Einstein Pros Spring Plumbing Tips To Help you This Spring Season
Spring is a wonderful time of the year. As signs of new life begin to appear, the days get longer and the vail of winter begins to lift, many homeowners use the opportunity to take on home improvement projects like spring cleaning.
Before you start on that kitchen remodel or bedroom addition however, it’s a good idea to inspect your plumbing system for any damage, cracks or leaks that might have occurred over the winter.
While doing a cursory inspection helps, it’s also important to perform some other tasks to make sure that everything is in working order.
Spring Plumbing Tips #1 – Check for Leaks in Outdoor Spigots and Sprinklers
As you begin to plant your garden and fertilize and water your lawn, take some extra time to inspect all of your outside water sources.
Cold temperatures during the winter can cause pipes to freeze and crack causing leaks you’ll notice when you first turn on your outside water in the spring.
In the event that you do notice cracks or leaks, your best bet is to fix them right away.
Spring Plumbing Tips #2 – Check for Leaks Under Sinks and Supply Hoses
Just like your outdoor water fixtures, the ones inside your home are susceptible to damage from freezing winter temperatures as well.
Taking a few minutes to closely look under your sinks and the hoses that connect your washing machine and dishwasher for puddles, mold, corrosion and rust could be the difference between fixing a leak and ending up with water damage inside your home.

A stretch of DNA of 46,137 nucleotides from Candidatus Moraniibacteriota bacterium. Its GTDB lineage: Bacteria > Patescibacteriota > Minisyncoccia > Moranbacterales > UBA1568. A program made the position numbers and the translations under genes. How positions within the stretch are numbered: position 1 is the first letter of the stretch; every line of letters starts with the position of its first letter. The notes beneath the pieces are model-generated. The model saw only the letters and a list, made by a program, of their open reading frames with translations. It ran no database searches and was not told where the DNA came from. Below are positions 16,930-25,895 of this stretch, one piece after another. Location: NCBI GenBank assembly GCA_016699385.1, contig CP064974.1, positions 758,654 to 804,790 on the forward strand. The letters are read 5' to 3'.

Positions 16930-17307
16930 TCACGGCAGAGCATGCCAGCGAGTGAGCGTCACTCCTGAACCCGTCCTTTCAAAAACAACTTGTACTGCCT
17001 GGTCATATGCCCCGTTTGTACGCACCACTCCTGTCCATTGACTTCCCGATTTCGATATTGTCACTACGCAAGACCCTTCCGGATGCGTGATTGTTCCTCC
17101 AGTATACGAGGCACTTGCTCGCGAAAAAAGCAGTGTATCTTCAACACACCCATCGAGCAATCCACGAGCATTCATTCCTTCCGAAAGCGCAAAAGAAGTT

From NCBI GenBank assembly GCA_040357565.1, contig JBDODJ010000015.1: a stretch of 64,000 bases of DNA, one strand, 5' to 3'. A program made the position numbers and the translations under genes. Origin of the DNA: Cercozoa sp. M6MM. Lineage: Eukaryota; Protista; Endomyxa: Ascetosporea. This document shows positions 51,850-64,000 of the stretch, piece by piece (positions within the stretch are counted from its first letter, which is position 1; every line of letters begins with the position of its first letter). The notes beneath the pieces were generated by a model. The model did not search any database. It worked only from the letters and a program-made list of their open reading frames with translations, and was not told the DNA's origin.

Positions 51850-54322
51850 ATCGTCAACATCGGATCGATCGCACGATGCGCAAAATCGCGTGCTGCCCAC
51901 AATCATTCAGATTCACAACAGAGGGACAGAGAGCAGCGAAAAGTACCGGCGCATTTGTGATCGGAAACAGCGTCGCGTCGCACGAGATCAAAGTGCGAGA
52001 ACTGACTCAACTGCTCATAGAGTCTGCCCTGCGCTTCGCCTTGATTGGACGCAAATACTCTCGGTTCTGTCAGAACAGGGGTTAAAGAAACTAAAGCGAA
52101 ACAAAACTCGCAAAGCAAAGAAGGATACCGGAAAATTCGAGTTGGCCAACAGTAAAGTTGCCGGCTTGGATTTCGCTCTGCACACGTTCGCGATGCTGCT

Spring Plumbing Tips #3 – Clean Your Shower Head
When your shower gets used every day soap scum and grime are going to build up and restrict the flow of water. The easiest way to clean your shower head is to fill a bag with vinegar and baking soda and attach it around the shower head with a rubber band.
Leave the bag on the shower for a minimum of one hour before removing it. After you’re done let the shower run for a few minutes or until the smell of vinegar is gone.
Spring Plumbing Tips #4 – Check Your Water Heater for Leaks
While it’s recommended that you keep your water heater set at 120 degrees, there’s a good chance you turned it up during the winter.
When you go to turn it back down in the spring look carefully for signs of leaks. If you notice corrosion, moisture or rust around the control panel, it’s a good idea to call a plumber for a second opinion.
It’s also important to remember that the lifespan of most water heaters is only 10 years. If your unit is old, it’s essential that you inspect it on a regular basis.
Spring Plumbing Tips #5 – Drain the Sediment from Your Water Heater
It’s inevitable that sediment is going to build up in your water heater over time. This can reduce the efficiency of the unit which means it takes more energy to heat water and costs you more money every month.
Even though this might take a few hours it’s well worth the effort and will help extend the life of your water heater.
Spring Plumbing Tips #5 – Test Your Toilets for Leaks
You might not think of it but checking your toilets for leaks every so often is a good idea as well. The best way to perform this task is to put food coloring in the toilet’s water tank.
Let it sit for 20-30 minutes and check to see if the water in the toilet bowl is the colored. If it is, your toilet has a leak that needs to be addressed.
Spring Plumbing Tips #6 – Clean Your Gutters
Over the course of a long winter debris piles up in your gutters. Pine needles, twigs, leaves and other debris can cause drainage issues and leaks inside your home during a rainstorm if they aren’t cleaned out.
The arrival of spring probably gets you excited. Long days and warm temperatures motivate you to get outside and get to work on your home. While the urge to get started on major projects is tough to resist, it’s important that you make sure all parts of our plumbing system are functioning properly after a long winter.
The last thing you want to deal with as summer grows near is a broken pipe or household leak that’s costly and puts all those other projects on hold.